What tests are done on depth perception?

Your provider or ophthalmologist will check your depth perception as part of your overall eye exam. They might have you cover one eye and then the other to check for any issues or differences between the two.

How are issues with depth perception treated?

Most people who have issues with their depth perception only need their vision corrected. If you’ve never had glasses or contact lenses, you might need them. Or, if you do use some form of corrective lenses, your existing prescription might need to be adjusted.

Your provider will tell you what you need to do to improve your vision if you have an issue like astigmatism or strabismus.


How do I take care of my eyes?

Tell your healthcare provider about any changes in your vision. If you wear glasses or contact lenses, have your eyes examined regularly so your provider can adjust your prescription as often as necessary.

Make sure you’re wearing proper eye protection for any sport or activity that could cause an eye injury.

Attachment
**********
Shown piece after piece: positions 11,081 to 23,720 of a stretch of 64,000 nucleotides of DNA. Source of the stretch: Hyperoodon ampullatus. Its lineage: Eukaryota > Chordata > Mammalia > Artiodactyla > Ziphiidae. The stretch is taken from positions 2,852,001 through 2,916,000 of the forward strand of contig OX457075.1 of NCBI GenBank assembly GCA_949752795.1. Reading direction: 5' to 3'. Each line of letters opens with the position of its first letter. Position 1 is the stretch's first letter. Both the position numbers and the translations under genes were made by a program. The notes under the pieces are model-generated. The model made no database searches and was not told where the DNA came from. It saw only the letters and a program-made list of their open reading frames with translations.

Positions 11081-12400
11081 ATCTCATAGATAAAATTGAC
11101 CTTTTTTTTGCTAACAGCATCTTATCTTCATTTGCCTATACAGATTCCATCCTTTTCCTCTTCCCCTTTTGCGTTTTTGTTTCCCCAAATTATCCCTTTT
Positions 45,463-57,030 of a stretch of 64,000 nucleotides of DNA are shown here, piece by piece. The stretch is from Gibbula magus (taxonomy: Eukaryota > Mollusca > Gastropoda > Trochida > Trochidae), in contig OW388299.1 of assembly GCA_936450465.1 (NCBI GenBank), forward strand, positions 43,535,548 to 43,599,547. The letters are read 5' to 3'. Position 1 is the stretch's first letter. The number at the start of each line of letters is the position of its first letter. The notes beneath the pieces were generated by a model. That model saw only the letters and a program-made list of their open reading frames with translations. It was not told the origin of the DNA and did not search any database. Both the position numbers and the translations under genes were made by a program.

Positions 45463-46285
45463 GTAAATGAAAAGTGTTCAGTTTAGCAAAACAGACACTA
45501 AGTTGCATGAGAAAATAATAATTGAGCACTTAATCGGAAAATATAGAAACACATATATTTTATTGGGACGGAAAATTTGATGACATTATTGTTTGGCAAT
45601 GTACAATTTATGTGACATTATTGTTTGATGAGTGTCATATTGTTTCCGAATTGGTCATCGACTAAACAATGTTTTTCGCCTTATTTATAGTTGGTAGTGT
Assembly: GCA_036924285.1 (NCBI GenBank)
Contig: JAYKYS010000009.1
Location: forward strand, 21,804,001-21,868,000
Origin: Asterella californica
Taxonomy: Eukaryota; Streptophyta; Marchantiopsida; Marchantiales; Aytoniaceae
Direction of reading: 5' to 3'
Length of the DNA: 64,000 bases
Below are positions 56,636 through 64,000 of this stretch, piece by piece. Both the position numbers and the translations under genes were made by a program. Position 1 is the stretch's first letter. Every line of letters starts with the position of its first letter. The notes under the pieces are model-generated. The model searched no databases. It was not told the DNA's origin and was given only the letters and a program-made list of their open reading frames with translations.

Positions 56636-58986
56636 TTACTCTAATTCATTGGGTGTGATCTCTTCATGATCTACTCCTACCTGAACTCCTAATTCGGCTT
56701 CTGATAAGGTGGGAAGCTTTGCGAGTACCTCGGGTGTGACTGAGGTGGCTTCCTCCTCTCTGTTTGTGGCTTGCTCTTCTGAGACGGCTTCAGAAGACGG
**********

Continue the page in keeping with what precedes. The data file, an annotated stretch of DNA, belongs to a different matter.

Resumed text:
When should I see my healthcare provider?

See your healthcare provider as soon as you notice any changes in your vision. Whether it’s something as simple as needing new glasses, or a more serious condition, don’t wait for symptoms to get worse before having your eyes checked.

Go to the emergency room if you suddenly lose your vision or have severe pain in your eyes.

A note from Cleveland Clinic

Your depth perception is an important part of your vision that gives you lots of information in an instant. Without it, the world around you would look flat and have no shape.

Even if the solution is usually as simple as adjusting your glasses prescription, don’t ignore any changes in your depth perception or overall vision.

Medically Reviewed

Last reviewed by a Cleveland Clinic medical professional on 05/03/2023.

Learn more about our editorial process.